Haywood County Highpoint Trip Report

Mount Guyot

Date: May 23, 2002
Author: Patrick Craft

I climbed this mountain as a requirement for the South Beyond 6000, an organized program to climb the 40 peaks over 6000 feet in the southeastern US. I planned a 4 day, 42 mile backpack through the eastern end of the park, beginning at Catalochee. I spent the first night at the Laurel Gap shelter. The second day I planned to bag Yonaguska/Tri-Corner Knob, leave my pack at Tri-Corner shelter, bag Mount Chapman, then head go to the shelter, make dinner, then head over to Mount Guyot; a long day with 3 bushwhacks.

On the AT past Guyot Springs, I found the old man-way and started up. After about 15 minutes I made the false summit, where the real hike began. It took me 45 minutes to get through the maze of blow-downs alternating with briars to the true summit. I rested, ate, and decided to save myself some time and bushwhack down Guyot Spur to the AT. That took me 15 minutes, saving me over an hour on the return; which was good as I got to the shelter as it was getting pretty dark. What a great summit, very few people make it up there.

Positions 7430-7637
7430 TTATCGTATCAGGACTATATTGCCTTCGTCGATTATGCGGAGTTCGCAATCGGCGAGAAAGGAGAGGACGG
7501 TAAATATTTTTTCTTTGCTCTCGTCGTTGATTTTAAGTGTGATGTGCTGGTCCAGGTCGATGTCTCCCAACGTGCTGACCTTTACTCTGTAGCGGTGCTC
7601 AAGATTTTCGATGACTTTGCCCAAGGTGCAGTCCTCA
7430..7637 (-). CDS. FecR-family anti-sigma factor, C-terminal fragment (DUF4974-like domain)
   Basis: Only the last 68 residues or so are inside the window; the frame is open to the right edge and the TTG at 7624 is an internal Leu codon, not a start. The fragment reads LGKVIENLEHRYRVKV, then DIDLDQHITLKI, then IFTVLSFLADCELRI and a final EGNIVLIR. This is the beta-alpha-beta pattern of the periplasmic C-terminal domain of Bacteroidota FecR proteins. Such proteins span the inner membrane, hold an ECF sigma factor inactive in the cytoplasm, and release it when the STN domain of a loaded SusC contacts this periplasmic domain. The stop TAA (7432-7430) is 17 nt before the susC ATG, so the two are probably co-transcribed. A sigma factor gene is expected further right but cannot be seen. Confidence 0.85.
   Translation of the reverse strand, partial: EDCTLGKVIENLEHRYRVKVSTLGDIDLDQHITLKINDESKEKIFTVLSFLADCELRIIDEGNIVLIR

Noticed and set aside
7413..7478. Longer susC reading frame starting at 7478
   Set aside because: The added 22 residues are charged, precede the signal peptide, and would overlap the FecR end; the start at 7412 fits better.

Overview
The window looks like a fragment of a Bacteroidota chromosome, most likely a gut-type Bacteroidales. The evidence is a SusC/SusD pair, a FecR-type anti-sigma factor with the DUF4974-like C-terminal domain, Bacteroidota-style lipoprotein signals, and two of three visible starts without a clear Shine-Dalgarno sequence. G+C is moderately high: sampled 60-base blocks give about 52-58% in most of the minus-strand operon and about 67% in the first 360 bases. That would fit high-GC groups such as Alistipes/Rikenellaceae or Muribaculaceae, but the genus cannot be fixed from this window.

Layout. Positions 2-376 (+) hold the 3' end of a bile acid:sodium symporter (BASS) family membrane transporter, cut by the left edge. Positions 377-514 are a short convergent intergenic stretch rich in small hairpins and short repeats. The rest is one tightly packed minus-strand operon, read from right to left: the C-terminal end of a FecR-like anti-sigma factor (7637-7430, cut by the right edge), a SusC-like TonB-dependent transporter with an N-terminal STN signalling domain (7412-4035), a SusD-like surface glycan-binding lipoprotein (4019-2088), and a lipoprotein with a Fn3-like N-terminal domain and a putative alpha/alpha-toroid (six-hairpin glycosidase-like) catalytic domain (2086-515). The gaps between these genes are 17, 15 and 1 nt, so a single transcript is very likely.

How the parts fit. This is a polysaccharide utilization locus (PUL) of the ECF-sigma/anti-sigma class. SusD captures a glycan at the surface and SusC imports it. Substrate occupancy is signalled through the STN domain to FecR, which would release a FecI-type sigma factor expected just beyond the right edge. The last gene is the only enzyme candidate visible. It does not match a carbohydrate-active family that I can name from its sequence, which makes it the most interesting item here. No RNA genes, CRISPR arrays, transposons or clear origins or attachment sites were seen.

The next day I bagged Marks Knob, the most remote of the southern sixers, 10.5 miles of trail from the nearest road then a mile of bushwhacking. To make it challenging, rather then going back to the Balsam Mountain trail, I bushwhacked 3.5 miles down Hyatt Ridge to McGee Springs. This 4.5 mile bushwhack took me 9 hours through some unreal thick blow-downs and rhododendrons. A thunderstorm woke me early and I couldn't go back to sleep, so I began my hike out at 5:30 in the morning. I made it to Asheville in time to meet a friend for lunch before driving home!

Overall a GREAT hike through a remote section of the Smokies. Other than about 15 through hikers on the AT, 5 people at the Laurel Gap shelter and McGee Springs campsite, I saw 4 people in 42 miles; all within a mile of my car at Cataloochee. I suspect Mount Guyot is the most remote county HP in the southeastern US.